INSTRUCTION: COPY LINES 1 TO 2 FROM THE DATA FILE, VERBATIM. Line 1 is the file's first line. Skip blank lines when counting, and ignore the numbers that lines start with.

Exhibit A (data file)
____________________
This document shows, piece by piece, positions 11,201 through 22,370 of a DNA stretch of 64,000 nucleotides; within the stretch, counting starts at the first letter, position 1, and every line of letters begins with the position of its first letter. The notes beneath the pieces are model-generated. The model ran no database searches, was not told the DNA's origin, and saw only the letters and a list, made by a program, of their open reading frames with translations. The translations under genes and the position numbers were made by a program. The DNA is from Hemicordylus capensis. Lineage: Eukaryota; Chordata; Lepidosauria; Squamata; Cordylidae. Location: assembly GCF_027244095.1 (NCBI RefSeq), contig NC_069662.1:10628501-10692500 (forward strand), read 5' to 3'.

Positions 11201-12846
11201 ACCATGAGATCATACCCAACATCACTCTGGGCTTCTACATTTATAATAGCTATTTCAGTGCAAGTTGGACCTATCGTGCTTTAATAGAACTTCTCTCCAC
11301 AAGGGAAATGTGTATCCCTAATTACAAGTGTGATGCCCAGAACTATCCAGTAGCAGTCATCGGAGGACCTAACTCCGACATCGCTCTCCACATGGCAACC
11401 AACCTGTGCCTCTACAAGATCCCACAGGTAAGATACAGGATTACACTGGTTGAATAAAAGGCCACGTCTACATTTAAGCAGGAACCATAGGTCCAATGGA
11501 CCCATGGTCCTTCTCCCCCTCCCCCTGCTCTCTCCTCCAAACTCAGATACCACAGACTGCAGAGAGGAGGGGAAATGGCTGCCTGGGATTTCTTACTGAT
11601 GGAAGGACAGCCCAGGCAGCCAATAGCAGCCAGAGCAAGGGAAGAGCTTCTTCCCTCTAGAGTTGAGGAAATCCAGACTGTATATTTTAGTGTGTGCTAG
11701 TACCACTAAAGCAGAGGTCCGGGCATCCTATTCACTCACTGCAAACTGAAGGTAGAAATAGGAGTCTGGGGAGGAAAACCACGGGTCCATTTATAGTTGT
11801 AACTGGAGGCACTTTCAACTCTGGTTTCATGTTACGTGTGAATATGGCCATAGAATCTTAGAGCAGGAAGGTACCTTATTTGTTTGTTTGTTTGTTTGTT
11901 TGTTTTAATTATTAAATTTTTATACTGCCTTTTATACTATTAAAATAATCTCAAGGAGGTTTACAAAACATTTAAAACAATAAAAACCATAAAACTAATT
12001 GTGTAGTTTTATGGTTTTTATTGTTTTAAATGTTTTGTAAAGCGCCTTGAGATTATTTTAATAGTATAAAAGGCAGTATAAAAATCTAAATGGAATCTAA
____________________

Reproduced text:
This document shows, piece by piece, positions 11,201 through 22,370 of a DNA stretch of 64,000 nucleotides; within the stretch, counting starts at the first letter, position 1, and every line of letters begins with the position of its first letter. The notes beneath the pieces are model-generated. The model ran no database searches, was not told the DNA's origin, and saw only the letters and a list, made by a program, of their open reading frames with translations. The translations under genes and the position numbers were made by a program. The DNA is from Hemicordylus capensis. Lineage: Eukaryota; Chordata; Lepidosauria; Squamata; Cordylidae. Location: assembly GCF_027244095.1 (NCBI RefSeq), contig NC_069662.1:10628501-10692500 (forward strand), read 5' to 3'.

Positions 11201-12846